AI on AI: Risks Created by Emergence of AI for Design Professionals

AI on AI: Risks Created by Emergence of AI for Design Professionals

By Jonathan C. Shoemaker, Lee/Shoemaker PLLC (via a/e ProNet)

When asked, “What risk does the emergence of artificial intelligence create for architects and engineers,” ChatGPT identified nine categories of risks:

  1. Job displacement.
  2. Ethical concerns.
  3. Dependency on technology.
  4. Data security and privacy.
  5. Quality control and accountability.
  6. Lack of creativity and innovation.
  7. Regulatory challenges.
  8. Education and skills gap; and
  9. Initial implementation costs.

The ChatGPT response provided illustrates both the benefits of, and drawbacks to, the use of Artificial Intelligence.
The list generated by ChatGPT provides an excellent starting point for a discussion about the potential risks imposed by artificial intelligence on design professionals. While ChatGPT may be able to help with issue spotting, its amplification of those issues remains a work in progress. For example, the “ethical concerns” faced by design professionals using artificial intelligence are described as follows by ChatGPT:

The use of AI in design and engineering may raise ethical concerns, especially in areas such as privacy, security, and bias. AI algorithms can inadvertently perpetuate existing biases present in the training data, leading to biased outcomes in design and decision-making.

When amplifying on the “ethical concerns” faced by design professionals, ChatGPT fails to address the two most significant ethical concerns raised by our clients: (i) infringement on the copyright of another design professional and (ii) dissemination of the firm’s copyrighted work without permission.

Unintentional infringement on the copyright of another design professional could occur through the use of artificial intelligence. Imagine an architect using an AI-driven program to develop schematic design concepts for a project. The AI searches the information available to it and produces images of finished structures which may serve as inspiration for the architect’s design. But how does the architect know whether the images generated were generated by AI, as opposed to direct copying of the work of another?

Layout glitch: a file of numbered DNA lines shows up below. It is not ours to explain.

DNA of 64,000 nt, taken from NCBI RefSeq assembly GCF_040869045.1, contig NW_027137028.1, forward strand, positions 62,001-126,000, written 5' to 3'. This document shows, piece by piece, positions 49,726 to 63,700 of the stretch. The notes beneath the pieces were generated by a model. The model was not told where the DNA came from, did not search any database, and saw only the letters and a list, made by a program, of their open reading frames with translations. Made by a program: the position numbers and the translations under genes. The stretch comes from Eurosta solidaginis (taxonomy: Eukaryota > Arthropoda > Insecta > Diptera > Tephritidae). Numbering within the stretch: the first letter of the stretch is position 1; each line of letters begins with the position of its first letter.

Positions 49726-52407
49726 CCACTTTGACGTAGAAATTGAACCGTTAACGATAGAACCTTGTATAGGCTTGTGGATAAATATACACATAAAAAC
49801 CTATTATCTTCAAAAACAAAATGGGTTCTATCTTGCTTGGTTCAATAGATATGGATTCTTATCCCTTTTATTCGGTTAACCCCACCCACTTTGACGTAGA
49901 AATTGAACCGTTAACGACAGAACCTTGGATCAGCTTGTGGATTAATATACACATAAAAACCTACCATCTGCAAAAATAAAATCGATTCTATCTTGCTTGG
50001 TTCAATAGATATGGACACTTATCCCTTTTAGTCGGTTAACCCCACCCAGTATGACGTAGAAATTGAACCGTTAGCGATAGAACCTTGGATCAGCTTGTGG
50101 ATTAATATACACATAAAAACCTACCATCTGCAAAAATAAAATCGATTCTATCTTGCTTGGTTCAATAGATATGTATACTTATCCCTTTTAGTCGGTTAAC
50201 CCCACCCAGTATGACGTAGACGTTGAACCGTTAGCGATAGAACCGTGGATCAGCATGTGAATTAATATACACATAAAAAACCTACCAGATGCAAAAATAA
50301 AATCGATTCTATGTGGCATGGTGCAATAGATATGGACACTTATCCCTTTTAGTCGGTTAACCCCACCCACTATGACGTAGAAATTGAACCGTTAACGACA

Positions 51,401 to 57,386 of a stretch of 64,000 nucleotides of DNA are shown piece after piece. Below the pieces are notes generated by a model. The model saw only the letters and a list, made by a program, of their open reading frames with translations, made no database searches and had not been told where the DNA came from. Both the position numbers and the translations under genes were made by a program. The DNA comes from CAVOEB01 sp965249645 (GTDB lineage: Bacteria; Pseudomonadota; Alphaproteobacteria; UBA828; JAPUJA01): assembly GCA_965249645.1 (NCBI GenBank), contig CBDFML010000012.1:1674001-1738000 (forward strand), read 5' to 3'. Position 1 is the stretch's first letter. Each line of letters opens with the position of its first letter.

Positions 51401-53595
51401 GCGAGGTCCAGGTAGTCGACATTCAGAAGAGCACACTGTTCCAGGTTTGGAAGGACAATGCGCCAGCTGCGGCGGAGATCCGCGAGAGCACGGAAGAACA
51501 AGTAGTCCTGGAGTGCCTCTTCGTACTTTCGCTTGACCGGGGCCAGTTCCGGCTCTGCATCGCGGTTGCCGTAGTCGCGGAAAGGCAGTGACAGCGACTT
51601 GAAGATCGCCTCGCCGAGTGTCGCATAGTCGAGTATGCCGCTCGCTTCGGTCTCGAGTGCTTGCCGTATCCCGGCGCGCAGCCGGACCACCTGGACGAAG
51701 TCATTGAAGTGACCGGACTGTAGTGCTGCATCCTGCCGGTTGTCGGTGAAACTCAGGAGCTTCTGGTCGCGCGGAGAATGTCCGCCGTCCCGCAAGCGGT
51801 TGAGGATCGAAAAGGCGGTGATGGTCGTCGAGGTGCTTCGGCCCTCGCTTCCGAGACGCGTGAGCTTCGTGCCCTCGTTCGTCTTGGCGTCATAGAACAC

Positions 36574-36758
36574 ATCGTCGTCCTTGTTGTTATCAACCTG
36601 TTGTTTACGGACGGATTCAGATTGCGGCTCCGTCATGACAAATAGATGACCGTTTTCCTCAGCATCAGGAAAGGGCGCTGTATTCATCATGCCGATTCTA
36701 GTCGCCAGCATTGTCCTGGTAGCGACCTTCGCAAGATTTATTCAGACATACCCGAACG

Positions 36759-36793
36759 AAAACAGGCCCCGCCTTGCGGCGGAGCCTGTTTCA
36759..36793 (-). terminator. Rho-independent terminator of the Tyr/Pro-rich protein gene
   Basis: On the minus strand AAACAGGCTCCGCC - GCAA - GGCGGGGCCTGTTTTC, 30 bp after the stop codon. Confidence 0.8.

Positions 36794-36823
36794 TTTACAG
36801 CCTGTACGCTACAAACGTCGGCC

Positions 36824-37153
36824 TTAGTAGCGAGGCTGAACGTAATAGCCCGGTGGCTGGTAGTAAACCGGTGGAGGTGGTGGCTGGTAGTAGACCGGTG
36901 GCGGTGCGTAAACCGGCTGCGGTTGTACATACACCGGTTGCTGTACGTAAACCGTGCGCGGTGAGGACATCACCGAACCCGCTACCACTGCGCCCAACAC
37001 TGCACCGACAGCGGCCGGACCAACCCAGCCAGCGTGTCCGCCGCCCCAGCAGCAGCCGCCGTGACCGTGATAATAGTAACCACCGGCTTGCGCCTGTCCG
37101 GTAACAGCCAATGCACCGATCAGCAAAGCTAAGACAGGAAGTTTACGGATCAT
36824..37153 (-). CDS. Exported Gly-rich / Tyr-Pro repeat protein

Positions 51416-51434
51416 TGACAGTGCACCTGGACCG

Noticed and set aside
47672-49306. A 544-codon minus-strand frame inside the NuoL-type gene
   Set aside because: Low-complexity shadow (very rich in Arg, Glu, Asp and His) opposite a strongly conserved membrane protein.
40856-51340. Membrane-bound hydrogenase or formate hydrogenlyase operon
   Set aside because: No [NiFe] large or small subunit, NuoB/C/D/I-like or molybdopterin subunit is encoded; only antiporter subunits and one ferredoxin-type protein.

Current AI-driven programs attempt to circumvent this risk by obtaining a license to use any work product uploaded by a program user. Viewed simplistically, the AI-driven program claims to hold a license to use whatever design information its users upload and, therefore, may use that work product to develop concepts for others. But this begs the question: does the person who uploads the work product to the AI-driven program have permission and/or authorization to upload the work product? And did they even read the terms of use?
The theoretical situation outlined above presents a series of potentially cascading inquiries:

  • What if the AI-driven program doesn’t change the uploaded work product at all before disseminating the design to other users?
  • What if the user who uploads work products to the AI-driven program did so in violation of a non-disclosure agreement with a client?
  • What if ownership of the Instruments of Service for a particular project was transferred from the Architect to the Owner, prior to the Architect’s employee uploading the work product to the AI-driven program?
  • What if all of these things occurred at once?
  • What if this conduct resulted in being reported to the local licensure board?

If a design professional merely asked ChatGPT what risks it might face by using artificial intelligence, the current answer would not touch on any of these ethical concerns stemming from copyright issues. The other ChatGPT-identified risk categories affecting design professionals using artificial intelligence require similar consideration to fully-appreciate the scope and extent of the risk presented.

Hopefully, this case study on the use of artificial intelligence illustrates the fact that, while providing a good starting point for understanding an issue or concept, human intelligence remains critical to interpreting the significance of AI-generated content. The prudent design professional will recognize the importance of evaluating and assessing (for their own practices) the potential value to be added by artificial intelligence into their tools and take prudent steps to manage the risks associated with embracing this emerging technology.

Jonathan C. Shoemaker
Jonathan C. Shoemaker is the Managing Member of Lee/Shoemaker law firm with offices in Washington, D.C. and Charlottesville, VA. Jonathan believes that the best solution to most problems is often the simplest: What does the contract say?  He begins every new engagement seeking to understand how the parties on a construction project elected to allocate risk and responsibility before the project, and then works with his client to develop a plan for bringing the issue to resolution as expeditiously as possible consistent with the client’s goals. Jonathan has tried cases before judges, juries, and arbitrators, and relishes the opportunity to advocate for his clients in court and in arbitration. He frequently speaks on risk management issues, best practices for design professionals, different project delivery methods, and legal updates both at in-house seminars for his clients and at programs put on by design professional organizations and insurance carriers.
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